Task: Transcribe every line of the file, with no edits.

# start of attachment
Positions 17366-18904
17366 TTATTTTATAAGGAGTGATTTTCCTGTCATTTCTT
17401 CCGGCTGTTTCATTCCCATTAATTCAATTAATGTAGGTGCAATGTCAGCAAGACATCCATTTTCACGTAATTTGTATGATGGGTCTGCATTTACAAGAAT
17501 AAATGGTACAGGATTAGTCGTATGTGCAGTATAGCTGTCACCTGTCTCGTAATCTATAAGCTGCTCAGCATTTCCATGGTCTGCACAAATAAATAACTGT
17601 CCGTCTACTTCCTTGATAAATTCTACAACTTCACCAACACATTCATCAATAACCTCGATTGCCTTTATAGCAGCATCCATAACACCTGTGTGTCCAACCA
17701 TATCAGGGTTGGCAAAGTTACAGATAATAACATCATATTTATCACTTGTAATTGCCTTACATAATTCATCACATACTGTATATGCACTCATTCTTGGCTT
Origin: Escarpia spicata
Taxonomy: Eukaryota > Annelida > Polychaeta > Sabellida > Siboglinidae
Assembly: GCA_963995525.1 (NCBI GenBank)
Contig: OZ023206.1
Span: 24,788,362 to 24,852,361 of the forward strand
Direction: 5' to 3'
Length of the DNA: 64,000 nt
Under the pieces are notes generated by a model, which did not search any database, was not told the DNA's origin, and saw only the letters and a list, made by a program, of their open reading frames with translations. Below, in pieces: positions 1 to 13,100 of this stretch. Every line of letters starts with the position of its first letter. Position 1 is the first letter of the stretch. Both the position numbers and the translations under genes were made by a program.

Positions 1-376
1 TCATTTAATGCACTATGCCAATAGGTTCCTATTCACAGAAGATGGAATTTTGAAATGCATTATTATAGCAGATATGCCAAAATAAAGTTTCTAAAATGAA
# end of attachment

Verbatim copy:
Positions 17366-18904
17366 TTATTTTATAAGGAGTGATTTTCCTGTCATTTCTT
17401 CCGGCTGTTTCATTCCCATTAATTCAATTAATGTAGGTGCAATGTCAGCAAGACATCCATTTTCACGTAATTTGTATGATGGGTCTGCATTTACAAGAAT
17501 AAATGGTACAGGATTAGTCGTATGTGCAGTATAGCTGTCACCTGTCTCGTAATCTATAAGCTGCTCAGCATTTCCATGGTCTGCACAAATAAATAACTGT
17601 CCGTCTACTTCCTTGATAAATTCTACAACTTCACCAACACATTCATCAATAACCTCGATTGCCTTTATAGCAGCATCCATAACACCTGTGTGTCCAACCA
17701 TATCAGGGTTGGCAAAGTTACAGATAATAACATCATATTTATCACTTGTAATTGCCTTACATAATTCATCACATACTGTATATGCACTCATTCTTGGCTT
Origin: Escarpia spicata
Taxonomy: Eukaryota > Annelida > Polychaeta > Sabellida > Siboglinidae
Assembly: GCA_963995525.1 (NCBI GenBank)
Contig: OZ023206.1
Span: 24,788,362 to 24,852,361 of the forward strand
Direction: 5' to 3'
Length of the DNA: 64,000 nt
Under the pieces are notes generated by a model, which did not search any database, was not told the DNA's origin, and saw only the letters and a list, made by a program, of their open reading frames with translations. Below, in pieces: positions 1 to 13,100 of this stretch. Every line of letters starts with the position of its first letter. Position 1 is the first letter of the stretch. Both the position numbers and the translations under genes were made by a program.

Positions 1-376
1 TCATTTAATGCACTATGCCAATAGGTTCCTATTCACAGAAGATGGAATTTTGAAATGCATTATTATAGCAGATATGCCAAAATAAAGTTTCTAAAATGAA